Mindfulness Education in Action at F.A. March Elementary
Updated: Jun 3, 2022
Every elementary school has felt the intense effects of COVID-19—from the difficulties of remote schooling and the uncertainties of hybrid remote models, to the challenges of wearing masks, quarantines, and distancing from one another. F.A. March Elementary School in Easton is no exception.
“A lot of kids have difficult stories from the pandemic period, and we have a growing need for mental health providers,” said March Elementary School principal Mr. Daniel Gonzalez.
When Mr. Gonzalez heard buzz about Shanthi Project from teachers at Paxinosa Elementary, it piqued his interest. He had hopes that maybe Shanthi could help students (and teachers) at March Elementary with some of the 2021/2022 school year’s stressors—such as difficulties with regulating or expressing feelings and a lack of endurance to sit or focus on a task for a period of time.
“For our second graders, this is the closest they’ve ever had to a normal school year… though it wasn’t entirely normal because there are still restrictions. A lot of kids never saw their teacher’s faces until a couple of months ago,” he said.
March Elementary second grade teacher Mrs. Rachel Gutshall was excited about mindfulness lessons. “My hope was for the kiddos to learn how to become more self-aware of their thoughts, emotions, and physical sensations,” she says. “We experience so many feelings and thoughts throughout the day, and they change frequently. If the kids are able to recognize those thoughts and feelings, they are able manage and deal with their current state of being.”
Shanthi Project teacher Jo-Ann Devereaux found March Elementary teachers welcoming, supportive and willing to incorporate mindfulness into their daily routines. Some teachers were amazed at how even the most distracted students were receptive to her 20-minute lessons. “The kids were always excited to see her walk through the door!” said Mrs. Gutshall.
Miss Jo-Ann’s lessons included mindful listening, observing sounds in the environment, breathing practices like balloon breath, and other anchors, along with gratitude practices, gentle and fun movements, sending kind thoughts to others, and even dealing with big emotions.
“If I’m annoyed by my brother or angry, I do the breathing exercises,” said March Elementary third grader Alec Prentice. “It helps me get away from those feelings.”
“I’m in classrooms every day and I can hear the teachers putting it into practice,” said Mr. Gonzalez. As principal and disciplinarian, he has been observing that sometimes the kids who are sent to his office just need breaks more than discipline. Sometimes they just want to talk.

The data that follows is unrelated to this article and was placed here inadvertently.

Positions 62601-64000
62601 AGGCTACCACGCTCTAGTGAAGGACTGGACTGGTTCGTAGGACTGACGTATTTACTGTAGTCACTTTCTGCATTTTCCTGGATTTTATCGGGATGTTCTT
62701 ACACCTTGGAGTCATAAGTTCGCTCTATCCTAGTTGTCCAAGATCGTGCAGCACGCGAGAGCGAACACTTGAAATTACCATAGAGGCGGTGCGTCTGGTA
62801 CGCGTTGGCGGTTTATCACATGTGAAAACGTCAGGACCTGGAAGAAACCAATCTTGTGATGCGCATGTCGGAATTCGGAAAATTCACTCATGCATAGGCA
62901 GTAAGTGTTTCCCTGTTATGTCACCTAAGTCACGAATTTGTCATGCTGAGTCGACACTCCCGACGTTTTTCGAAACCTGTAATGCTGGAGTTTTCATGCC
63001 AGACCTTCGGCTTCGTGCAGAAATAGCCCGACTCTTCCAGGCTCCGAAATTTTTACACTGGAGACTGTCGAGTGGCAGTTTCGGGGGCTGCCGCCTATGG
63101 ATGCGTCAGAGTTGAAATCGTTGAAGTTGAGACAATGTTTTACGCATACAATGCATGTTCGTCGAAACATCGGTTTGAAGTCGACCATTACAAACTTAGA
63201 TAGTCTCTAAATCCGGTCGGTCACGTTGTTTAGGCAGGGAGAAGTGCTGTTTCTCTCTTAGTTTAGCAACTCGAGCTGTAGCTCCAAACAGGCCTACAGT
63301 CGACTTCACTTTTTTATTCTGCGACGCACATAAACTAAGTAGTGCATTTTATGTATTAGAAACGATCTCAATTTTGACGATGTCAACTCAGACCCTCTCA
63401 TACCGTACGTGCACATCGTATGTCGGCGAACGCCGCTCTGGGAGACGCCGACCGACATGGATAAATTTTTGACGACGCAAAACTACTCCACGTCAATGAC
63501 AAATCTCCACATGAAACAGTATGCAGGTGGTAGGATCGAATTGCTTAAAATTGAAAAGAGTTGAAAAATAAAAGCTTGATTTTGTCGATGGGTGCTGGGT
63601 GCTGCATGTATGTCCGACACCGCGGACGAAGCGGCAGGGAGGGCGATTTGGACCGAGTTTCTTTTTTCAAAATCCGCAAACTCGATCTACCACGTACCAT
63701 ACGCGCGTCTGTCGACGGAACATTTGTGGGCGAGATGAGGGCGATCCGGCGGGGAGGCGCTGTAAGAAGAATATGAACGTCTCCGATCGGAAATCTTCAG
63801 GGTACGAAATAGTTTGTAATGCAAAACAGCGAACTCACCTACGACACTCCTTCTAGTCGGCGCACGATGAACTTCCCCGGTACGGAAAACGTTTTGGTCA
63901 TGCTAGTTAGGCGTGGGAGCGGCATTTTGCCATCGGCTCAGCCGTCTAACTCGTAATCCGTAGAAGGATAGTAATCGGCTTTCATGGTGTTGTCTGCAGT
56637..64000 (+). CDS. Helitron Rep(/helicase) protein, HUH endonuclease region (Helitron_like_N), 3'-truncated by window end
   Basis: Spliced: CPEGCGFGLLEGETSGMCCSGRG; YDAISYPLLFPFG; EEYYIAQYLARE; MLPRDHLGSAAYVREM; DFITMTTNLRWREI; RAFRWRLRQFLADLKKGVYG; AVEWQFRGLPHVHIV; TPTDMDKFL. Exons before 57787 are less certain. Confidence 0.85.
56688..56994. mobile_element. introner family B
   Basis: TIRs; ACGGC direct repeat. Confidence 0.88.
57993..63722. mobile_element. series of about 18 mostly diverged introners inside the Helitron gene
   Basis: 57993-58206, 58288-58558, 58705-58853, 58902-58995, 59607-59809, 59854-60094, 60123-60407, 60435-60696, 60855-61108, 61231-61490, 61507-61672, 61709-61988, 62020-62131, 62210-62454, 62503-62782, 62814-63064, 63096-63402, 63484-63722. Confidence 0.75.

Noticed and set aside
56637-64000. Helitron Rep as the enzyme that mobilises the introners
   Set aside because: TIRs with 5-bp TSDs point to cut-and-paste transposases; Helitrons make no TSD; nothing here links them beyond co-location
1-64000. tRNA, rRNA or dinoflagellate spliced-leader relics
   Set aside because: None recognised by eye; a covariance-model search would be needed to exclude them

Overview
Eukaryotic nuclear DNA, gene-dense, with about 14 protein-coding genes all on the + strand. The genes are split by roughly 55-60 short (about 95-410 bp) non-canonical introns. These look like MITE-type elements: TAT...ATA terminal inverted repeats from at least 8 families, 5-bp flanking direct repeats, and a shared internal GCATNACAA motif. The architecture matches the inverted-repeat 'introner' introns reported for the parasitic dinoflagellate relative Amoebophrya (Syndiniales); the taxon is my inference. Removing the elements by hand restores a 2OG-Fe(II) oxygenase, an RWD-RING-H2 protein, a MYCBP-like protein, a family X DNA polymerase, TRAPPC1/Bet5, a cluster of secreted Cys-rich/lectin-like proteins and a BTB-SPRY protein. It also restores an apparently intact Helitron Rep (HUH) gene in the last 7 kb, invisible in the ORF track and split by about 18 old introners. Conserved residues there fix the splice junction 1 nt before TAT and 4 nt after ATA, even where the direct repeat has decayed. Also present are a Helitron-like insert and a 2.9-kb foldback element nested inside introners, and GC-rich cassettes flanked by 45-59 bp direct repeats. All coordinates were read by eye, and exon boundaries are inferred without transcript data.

“When stress is high, and there’s a lot going on, sometimes kids go to a negative outlet or go down a road that they shouldn’t,” he says. “This [mindful habits] gives them another way to cope with things, pause, and self-reflect. In that regard, there are some kids who did not necessarily have self-regulation skills prior, who are learning about it. That can be uncomfortable because there’s a lot of self-reflection in that. But they are picking up on it.”
Mrs. Gutshall uses the mindful breathing strategies Miss Jo-Ann taught to help regulate kids who are upset or struggling.
“We do a lot of the breathing techniques when we transition between activities such as coming in from recess, after coming back from lunch, after working in partners and going back to whole group instruction,” she said. “I also see kiddos doing it unprompted on their own when they are lost, unfocused, or feeling anxiety. Some kids even recognize when I'm struggling or overwhelmed and will say, ‘Mrs. Gutshall I just sent you some kind thoughts!’ ”
Shanthi continues to provide March Elementary teachers short mindfulness sessions once a week over Zoom for support. Mrs. Gutshall now does 5- or 10-minute meditations at home in the evenings as a way to find a sense of calm, allow time to reflect, and decompress.
“It was my great pleasure serving mindful messages to the magnificent staff and students at March School,” said Miss Jo-Ann. “I am honored to represent Shanthi Project.”